Regional health authorities announce plan to address challenges in New Brunswick’s health-care system11 February 2020
FREDERICTON (GNB) – New Brunswick’s regional health authorities have announced measures to reallocate resources to enhance access to services, improve quality of care, and make the health-care system more sustainable.
“We are coping with a severe shortage of medical professionals, an aging population and increasing mental health needs”, said Gilles Lanteigne, chief executive officer of Vitalité Health Network. “These challenges are becoming more and more visible systemwide with 23 service interruptions in areas such as labour and delivery, general surgery and hospital clinics. The changes we will be implementing are designed to improve access and ensure services are there when patients need them most.”
“Working closely with our colleagues at Vitalité, we have proposed these changes based on a careful and thorough review of Horizon’s programs and services, the needs of our patients and clients, and the reality of our staffing resources,” said Karen McGrath, president and chief executive officer of Horizon Health Network. “In order to really improve care, we must make significant changes to the way we are currently doing things. These changes we have announced today prepare us for the challenges we are facing.”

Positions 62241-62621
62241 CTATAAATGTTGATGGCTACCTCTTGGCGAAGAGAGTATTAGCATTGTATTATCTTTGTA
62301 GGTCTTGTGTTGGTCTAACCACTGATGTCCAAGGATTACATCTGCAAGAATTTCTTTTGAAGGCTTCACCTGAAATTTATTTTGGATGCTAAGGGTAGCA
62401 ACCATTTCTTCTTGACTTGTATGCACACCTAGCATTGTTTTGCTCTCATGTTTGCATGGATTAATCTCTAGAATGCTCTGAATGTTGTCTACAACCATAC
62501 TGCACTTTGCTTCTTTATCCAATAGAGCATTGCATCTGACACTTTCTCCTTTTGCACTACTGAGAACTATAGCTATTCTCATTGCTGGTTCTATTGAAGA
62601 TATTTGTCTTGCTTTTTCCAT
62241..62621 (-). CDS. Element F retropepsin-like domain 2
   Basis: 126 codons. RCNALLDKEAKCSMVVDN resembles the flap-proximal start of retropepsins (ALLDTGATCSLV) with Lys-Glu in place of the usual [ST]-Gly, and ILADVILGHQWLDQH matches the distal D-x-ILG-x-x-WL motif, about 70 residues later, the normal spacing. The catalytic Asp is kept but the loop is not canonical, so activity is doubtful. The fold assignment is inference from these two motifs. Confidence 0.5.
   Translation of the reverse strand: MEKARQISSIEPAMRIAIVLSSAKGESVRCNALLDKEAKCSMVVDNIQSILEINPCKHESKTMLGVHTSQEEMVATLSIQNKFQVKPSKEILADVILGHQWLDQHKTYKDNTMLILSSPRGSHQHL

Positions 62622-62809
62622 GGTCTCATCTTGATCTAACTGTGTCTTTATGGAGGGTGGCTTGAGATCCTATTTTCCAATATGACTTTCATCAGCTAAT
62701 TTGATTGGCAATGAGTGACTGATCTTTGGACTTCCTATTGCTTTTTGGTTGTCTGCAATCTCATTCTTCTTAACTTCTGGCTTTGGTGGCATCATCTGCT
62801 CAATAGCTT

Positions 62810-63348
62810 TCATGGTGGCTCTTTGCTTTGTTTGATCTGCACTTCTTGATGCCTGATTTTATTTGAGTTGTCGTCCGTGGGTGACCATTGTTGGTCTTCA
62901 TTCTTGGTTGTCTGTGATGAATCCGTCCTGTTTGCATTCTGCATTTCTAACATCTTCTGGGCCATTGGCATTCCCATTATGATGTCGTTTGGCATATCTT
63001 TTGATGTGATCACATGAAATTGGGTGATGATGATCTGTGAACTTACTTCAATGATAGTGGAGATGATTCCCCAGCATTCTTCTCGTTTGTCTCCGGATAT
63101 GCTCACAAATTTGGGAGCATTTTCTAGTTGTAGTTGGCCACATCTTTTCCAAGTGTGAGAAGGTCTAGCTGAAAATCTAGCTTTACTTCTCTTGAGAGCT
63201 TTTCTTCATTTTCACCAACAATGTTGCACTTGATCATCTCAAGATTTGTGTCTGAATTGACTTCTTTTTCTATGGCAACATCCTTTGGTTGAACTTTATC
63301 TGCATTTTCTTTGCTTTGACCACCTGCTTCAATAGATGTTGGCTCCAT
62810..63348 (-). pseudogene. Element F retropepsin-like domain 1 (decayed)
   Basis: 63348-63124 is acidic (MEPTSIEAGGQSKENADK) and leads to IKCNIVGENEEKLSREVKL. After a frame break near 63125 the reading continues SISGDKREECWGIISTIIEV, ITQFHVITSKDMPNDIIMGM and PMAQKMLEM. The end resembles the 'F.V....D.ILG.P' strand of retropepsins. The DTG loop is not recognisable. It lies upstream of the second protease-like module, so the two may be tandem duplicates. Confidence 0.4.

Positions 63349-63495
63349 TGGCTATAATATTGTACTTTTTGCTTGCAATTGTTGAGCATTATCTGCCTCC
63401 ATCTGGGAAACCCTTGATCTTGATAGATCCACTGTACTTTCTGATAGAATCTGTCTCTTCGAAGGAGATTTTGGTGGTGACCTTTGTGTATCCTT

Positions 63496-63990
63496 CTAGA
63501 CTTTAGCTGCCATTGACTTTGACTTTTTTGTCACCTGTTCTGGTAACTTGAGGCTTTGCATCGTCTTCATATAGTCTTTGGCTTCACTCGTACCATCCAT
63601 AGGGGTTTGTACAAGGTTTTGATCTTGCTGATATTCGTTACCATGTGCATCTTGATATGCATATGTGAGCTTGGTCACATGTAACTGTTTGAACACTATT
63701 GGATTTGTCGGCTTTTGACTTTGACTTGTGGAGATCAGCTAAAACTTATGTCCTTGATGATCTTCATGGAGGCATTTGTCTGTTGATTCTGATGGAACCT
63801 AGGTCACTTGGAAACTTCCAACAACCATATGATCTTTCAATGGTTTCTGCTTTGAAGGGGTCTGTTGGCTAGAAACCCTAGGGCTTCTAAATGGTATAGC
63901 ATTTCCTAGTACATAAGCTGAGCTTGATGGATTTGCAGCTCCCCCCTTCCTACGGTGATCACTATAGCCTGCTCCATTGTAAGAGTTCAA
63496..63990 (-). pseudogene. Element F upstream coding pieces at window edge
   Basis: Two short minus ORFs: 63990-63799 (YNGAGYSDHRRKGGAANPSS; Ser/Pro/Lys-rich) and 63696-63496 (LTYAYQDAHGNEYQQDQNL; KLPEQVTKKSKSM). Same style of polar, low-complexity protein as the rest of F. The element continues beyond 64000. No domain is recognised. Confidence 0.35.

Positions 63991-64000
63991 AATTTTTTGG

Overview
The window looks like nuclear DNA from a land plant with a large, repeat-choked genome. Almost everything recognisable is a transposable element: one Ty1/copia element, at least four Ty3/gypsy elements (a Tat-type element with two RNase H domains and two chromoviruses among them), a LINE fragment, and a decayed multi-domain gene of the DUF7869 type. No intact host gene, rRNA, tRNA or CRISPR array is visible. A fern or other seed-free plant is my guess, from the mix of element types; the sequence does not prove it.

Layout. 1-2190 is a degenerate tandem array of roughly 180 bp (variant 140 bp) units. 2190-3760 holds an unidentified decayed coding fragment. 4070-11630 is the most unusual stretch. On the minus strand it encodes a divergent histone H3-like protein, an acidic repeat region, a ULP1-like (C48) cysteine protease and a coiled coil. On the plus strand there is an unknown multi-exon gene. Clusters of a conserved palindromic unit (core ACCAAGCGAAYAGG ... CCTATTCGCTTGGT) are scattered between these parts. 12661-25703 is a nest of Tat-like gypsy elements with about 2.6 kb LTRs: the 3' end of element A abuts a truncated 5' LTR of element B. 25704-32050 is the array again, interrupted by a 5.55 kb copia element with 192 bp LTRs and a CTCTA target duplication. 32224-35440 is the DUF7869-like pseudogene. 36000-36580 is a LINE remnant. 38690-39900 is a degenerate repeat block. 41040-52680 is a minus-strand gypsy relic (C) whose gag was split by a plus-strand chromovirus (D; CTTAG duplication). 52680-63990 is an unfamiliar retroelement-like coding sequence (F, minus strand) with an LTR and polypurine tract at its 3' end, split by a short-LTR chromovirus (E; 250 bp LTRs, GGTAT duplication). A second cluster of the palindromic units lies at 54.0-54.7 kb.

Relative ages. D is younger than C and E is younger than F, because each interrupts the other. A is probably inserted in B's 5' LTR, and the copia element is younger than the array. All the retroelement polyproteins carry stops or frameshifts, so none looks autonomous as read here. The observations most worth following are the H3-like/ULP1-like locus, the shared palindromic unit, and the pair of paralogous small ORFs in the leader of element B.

Approximately 35 per cent of physicians, 40 per cent of nurses, and 40 per cent of medical laboratory technologists are eligible for retirement over the next five years – a significant challenge that cannot be managed through recruitment alone. Health-care professionals must be moved from services which are underutilized and redeployed to meet the growing needs of the New Brunswick population. To that end, the following measures are being taken to improve the sustainability of the health-care system, enhance quality of service to patients, and increase timely access to much-needed services. Importantly, these changes will ensure all hospitals remain open across New Brunswick and are better positioned to contribute to the health of their communities:
Optimizing emergency department hours to support vital services